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Q. on a PHP based Email Address Obfuscator for website Mailto: tags

P: n/a
I found a PHP based email obfuscator for use in websites, where the
source HTML (PHP, actually) file doesn't contain the actual email
address in the Mailto tag, but generates it and that generated page
(containing a full and conventional Mailto: tag) is what is ultimately
presented to the user.

The intent is to thwart Spam bots and spiders, by NOT having the email
address in the original HTML Source, but ultimately presenting it to
the person browsing the site.

But here's my question.... Even though the program works exactly as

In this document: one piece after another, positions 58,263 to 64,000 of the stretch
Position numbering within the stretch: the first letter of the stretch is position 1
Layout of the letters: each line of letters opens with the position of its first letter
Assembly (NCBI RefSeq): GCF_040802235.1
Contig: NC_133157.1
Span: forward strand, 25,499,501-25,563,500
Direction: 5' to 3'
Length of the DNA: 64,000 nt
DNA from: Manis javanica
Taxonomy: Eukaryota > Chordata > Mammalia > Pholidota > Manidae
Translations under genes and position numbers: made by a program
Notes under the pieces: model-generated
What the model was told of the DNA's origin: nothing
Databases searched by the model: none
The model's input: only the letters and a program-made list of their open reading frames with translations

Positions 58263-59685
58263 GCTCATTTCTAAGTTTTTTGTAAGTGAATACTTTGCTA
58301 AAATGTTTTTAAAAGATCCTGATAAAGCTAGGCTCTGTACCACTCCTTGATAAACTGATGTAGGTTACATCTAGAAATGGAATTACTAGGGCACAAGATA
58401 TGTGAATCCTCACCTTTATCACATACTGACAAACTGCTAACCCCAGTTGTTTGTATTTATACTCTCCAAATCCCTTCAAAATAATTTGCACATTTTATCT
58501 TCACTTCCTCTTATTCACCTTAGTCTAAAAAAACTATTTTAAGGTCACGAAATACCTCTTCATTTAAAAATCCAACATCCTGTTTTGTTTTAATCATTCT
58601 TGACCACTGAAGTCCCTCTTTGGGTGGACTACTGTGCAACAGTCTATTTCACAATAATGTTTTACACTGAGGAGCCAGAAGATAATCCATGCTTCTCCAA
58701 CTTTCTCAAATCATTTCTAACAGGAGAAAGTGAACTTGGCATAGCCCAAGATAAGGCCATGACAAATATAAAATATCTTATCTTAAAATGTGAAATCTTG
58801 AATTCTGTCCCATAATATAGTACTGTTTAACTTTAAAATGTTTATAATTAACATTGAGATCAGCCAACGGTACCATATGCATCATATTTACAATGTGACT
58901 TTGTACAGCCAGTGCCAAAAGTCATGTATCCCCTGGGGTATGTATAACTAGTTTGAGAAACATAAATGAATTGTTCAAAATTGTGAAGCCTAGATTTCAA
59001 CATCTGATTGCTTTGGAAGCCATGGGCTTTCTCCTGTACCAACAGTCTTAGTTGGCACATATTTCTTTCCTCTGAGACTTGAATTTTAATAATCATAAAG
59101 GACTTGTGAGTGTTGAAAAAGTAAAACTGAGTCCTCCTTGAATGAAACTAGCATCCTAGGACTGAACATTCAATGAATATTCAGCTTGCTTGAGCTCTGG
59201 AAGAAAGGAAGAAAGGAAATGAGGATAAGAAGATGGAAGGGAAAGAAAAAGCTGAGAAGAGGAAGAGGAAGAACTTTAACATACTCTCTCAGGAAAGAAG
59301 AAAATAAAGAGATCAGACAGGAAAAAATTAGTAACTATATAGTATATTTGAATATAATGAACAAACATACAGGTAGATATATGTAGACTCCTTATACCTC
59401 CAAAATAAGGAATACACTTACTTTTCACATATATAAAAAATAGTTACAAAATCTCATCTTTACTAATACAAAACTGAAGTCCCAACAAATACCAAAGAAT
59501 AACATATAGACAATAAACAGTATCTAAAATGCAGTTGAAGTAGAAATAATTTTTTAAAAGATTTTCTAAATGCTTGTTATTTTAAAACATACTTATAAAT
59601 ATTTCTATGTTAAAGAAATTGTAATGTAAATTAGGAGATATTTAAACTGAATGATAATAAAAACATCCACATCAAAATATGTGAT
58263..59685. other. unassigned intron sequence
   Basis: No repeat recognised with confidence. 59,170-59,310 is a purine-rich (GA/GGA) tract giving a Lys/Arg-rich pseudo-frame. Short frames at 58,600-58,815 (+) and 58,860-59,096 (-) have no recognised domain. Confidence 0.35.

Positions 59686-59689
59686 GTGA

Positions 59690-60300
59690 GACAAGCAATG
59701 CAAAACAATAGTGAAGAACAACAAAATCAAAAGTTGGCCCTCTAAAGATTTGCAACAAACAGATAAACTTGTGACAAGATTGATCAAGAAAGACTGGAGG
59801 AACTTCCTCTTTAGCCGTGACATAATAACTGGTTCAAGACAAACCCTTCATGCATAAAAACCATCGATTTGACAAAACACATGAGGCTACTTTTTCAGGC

advertised, isn't this a case of flawed logic on the part of this
scripts author? PHP runs server-side, so won't the PHP be
interpreted, whether it's requested by a bot, a spider, or a legit
website visitor? (and thereby, presenting the bot with the full
Mailto: tag and email address anyway)? Or is there something basic
I'm missing here?

Thanks in advance...

John
Jul 16 '05 #1
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4 Replies


P: n/a

"john Q" <jo**************************************@yahoo.co m> wrote in message
news:d3********************************@4ax.com...
I found a PHP based email obfuscator for use in websites, where the
source HTML (PHP, actually) file doesn't contain the actual email
address in the Mailto tag, but generates it and that generated page
(containing a full and conventional Mailto: tag) is what is ultimately
presented to the user.

The intent is to thwart Spam bots and spiders, by NOT having the email